Connor McDavid talks Matthews, draft lottery: ‘It’s upsetting’

Kyle Bukauskas gets you pumped for Saturday's hugely anticipated NHL Draft Lottery, which for the first time ever will give all 7 Canadian teams a chance to defy the odds.


Connor McDavid has put words to what was written all over his face a year ago at this time.

NHL Draft Lottery night. A talented teenager’s life determined by the number etched on a random ping-pong ball.

“It’s not fun.

“It’s stressful.

“It’s upsetting,” the 2015 No. 1 overall draft pick told the Edmonton Sun‘s Terry Jones.

“I really feel for (Auston) Matthews, having to go through what I had to go through,” the Edmonton Oilers top centre went on. He spoke to the outlet from Europe, where he’s preparing to defend Canada’s gold at the IIHF World Championship next month.

“It was so stressful, not just for myself but for my family.”

The tension among the McDavid family was palpable in Toronto at the lottery, and it lingered well after his fate was decided.

READ MORE: 2016 NHL Draft Lottery FAQ — All you need to know

The Oilers have a 13.5 per cent chance of winning Saturday’s Matthews Sweepstakes, but club CEO Bob Nicholson is confident that’s enough for Edmonton to walk away victorious, yet again.

“We’re going to win it,” Nicholson told the Sun earlier this week.

Nicholson is sending general manager Peter Chiarelli to Hockey Night in Canada with a secret lucky charm, just as he did with Bill Scott’s lucky socks in ’15.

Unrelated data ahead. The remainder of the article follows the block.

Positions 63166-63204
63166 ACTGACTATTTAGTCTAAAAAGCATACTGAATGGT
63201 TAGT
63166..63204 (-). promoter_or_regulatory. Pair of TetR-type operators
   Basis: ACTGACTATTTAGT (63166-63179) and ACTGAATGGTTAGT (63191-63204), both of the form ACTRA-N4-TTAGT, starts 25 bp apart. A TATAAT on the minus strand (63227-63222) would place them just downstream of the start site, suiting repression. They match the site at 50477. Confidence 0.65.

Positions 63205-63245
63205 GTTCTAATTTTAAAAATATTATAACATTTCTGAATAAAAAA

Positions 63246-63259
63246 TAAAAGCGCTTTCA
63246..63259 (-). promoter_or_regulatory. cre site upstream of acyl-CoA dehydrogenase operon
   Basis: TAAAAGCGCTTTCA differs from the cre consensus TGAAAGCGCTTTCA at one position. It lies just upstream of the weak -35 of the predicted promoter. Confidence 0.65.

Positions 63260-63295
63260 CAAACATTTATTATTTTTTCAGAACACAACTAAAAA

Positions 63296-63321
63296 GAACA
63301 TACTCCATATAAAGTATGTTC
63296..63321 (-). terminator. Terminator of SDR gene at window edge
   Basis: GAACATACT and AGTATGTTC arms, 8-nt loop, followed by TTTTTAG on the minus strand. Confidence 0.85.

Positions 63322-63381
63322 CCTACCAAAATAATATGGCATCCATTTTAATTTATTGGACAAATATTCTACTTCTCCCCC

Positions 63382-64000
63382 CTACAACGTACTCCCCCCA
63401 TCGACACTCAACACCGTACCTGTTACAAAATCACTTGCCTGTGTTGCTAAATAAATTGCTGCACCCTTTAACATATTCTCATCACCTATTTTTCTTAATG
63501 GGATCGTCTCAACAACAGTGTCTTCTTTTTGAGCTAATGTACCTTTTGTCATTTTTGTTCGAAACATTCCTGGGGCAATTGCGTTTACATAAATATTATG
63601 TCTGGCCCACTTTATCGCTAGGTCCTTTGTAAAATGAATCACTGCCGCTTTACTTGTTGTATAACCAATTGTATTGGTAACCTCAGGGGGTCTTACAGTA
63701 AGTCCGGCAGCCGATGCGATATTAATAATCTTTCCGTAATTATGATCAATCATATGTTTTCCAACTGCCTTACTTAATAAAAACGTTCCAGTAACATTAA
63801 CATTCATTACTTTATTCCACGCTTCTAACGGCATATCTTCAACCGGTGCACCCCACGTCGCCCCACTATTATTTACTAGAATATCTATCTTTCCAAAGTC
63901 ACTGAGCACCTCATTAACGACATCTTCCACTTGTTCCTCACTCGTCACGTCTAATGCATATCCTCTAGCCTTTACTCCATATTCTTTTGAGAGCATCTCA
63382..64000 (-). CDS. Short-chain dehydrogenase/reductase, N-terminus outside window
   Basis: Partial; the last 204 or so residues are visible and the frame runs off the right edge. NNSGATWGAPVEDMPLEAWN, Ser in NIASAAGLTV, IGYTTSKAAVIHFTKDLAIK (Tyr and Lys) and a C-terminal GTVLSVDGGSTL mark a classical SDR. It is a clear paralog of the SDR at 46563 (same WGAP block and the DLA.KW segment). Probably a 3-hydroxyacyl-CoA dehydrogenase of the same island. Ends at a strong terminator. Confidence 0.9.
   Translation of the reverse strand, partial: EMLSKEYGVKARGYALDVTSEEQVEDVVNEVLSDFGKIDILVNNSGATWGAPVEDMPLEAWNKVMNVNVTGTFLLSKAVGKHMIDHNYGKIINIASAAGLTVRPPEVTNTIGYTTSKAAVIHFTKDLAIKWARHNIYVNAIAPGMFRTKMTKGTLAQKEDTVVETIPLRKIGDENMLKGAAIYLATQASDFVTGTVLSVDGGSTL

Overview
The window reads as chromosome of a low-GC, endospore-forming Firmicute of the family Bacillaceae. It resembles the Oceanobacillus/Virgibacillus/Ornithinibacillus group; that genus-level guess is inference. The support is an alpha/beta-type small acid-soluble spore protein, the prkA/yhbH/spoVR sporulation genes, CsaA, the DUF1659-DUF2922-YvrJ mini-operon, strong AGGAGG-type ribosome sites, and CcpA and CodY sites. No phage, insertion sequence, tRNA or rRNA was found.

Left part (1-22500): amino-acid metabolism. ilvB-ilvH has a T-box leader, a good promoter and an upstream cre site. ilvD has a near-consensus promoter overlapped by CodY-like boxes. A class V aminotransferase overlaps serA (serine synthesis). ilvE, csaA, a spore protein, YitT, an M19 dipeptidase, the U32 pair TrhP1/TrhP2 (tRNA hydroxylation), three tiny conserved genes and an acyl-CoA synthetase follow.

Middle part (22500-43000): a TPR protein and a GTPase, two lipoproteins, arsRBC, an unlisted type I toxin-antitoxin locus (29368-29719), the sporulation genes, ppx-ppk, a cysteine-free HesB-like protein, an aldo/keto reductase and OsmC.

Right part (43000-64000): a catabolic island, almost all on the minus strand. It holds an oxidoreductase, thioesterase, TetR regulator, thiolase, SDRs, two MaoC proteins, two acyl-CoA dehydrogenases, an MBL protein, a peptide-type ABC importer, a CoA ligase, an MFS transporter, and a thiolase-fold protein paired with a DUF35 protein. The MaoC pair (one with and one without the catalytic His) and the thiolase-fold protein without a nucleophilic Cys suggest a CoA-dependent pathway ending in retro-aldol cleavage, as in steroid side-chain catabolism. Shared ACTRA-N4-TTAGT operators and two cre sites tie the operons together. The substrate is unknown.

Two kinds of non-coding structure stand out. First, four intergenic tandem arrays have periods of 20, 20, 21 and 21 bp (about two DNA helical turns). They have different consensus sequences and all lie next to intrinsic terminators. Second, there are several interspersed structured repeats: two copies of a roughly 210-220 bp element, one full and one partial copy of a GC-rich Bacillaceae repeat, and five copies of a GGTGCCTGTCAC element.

“It’s Peter’s turn to win. We have something lucky that he’ll be given. If we win, we’ll unveil it. If we don’t, we won’t,” Nicholson said. “I know there are a lot of people out there who don’t think it’s right that we even have a chance to win, but our goal is to go in there and win it and then see what happens.”

Like McDavid with the Toronto Maple Leafs, Matthews has a chance to land on his hometown team, the Arizona Coyotes, but odds are the Scottsdale, Ariz., native will be heading to Canada.

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“If I were to say anything to Matthews, it would be to keep an open mind,” said McDavid. “But I know how hard that is to do.

“The reason it’s so stressful is that when they open one of those envelopes, your fate is being decided for the next how many years.

An 18-year-old’s future — where you live, which friends you meet, your chances of winning a Stanley Cup, where you might find love — rests on which logo is on that golden card.

“It even affects the taxes you’ll pay,” McDavid said.

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